There’s nothing magical about that. Once you get past the awe of what it feels like to “converse” with technology, the glitter wears off and it all starts to feel like a glorified version of autocomplete. I’m not saying that to offhandedly dispel AI as a concept — hey, it could be useful for many things! — but magic it ain’t, and perhaps sparkles ain’t the best representation of it.

The loud cynic in my head wants to believe that sparkles are a marketing ploy to make something feel more special than it is — Check out this new and magical thing we have for you — and that we ought to stick to using sparkles to indicate a “new” feature that is dropped once the feature gains awareness and no longer needs a visual to highlight it in the UI.

As Seen in Web Searches

Have you ever done an image search for “artificial intelligence icon” in Google, DuckDuckGo, or whatever it is you use these days? It’s pretty hilarious.

AI image search results from DuckDuckGo.
The future has arrived, folks! And it looks just like Terminator 2: Judgment Day.

I did several variations of the search as I think it’s a decent look at the zeitgeist of how we (yes, the collective, royal We) interpret AI as a concept. It’s lots of robots, or cyborgs perhaps more accurately. It’s filled with digital matrices offering glimpses into unknown realities and dimensions that were once unseen by the naked human eye. It’s a web of interconnected nodes that not only make cyborgs smarter, but more humanlike to the extent that there’s little distinction between humans and machines. It’s a scene stripped right out of Avatar and an ethereal experience that alters the bounds of reality.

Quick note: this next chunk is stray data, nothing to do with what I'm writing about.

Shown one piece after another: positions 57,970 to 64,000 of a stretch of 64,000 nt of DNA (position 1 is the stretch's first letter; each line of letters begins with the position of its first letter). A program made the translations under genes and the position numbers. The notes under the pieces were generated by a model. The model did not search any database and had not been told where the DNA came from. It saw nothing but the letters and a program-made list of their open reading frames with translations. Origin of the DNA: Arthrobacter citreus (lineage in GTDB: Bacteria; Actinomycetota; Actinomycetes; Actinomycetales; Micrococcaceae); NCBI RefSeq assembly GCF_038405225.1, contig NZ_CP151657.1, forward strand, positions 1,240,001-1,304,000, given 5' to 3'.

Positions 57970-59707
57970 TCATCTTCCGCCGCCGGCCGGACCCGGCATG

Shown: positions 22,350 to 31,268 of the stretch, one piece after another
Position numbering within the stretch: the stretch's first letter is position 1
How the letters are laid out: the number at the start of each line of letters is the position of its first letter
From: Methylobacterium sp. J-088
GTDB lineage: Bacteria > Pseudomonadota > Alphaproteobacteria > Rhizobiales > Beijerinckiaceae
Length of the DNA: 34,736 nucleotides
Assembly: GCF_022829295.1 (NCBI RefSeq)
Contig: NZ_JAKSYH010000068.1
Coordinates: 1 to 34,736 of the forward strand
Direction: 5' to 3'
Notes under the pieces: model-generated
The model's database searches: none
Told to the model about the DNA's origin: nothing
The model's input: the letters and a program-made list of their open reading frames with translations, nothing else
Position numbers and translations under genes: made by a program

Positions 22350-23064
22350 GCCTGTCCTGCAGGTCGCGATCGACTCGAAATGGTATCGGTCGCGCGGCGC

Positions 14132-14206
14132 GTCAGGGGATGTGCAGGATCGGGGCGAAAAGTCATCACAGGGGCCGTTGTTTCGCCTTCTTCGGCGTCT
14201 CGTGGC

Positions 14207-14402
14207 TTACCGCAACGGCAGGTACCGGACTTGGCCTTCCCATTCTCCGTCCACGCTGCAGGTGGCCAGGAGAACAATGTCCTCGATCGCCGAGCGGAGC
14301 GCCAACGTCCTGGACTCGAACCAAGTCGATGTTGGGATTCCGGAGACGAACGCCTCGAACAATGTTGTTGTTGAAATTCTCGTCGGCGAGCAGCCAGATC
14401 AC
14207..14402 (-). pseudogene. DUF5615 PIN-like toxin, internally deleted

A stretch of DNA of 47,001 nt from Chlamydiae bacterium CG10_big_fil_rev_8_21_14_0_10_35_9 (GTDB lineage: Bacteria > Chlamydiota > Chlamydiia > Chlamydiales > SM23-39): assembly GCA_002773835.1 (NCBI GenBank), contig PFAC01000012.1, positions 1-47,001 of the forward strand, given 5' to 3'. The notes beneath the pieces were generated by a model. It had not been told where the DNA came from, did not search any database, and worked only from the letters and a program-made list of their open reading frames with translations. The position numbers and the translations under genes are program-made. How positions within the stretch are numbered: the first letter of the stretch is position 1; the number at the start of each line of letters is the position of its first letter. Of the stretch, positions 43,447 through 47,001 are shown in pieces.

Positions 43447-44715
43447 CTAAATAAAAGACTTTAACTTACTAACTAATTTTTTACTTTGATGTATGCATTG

I only include this because I think it’s helpful context for many other types of AI-flavored iconography that are making rounds.

As Seen in Design Resources

Of all the icon collections, icon repositories, icon stores, and icon portfolios I scoured online, I was at first overwhelmed by the sheer number of available options. You need to look no further than Noun Project to see what I mean.

But once my mind took in the first, I dunno, one thousand icons I started noticing that the options are a lot less plentiful than I initially thought. That’s because the super major vast majority of icons seem to fall into one of several recurring themes.

First and foremost are human heads.

Eight icons depicting human heads with brains swapped for mechanical parts.

It’s the whole man-meets-machine theme. The head, I assume, is the intelligence, but where a brain ought to be, are implanted cogs, interconnected nodes, and computer chips. Quite literally human intelligence swapped out for an artificial flavor.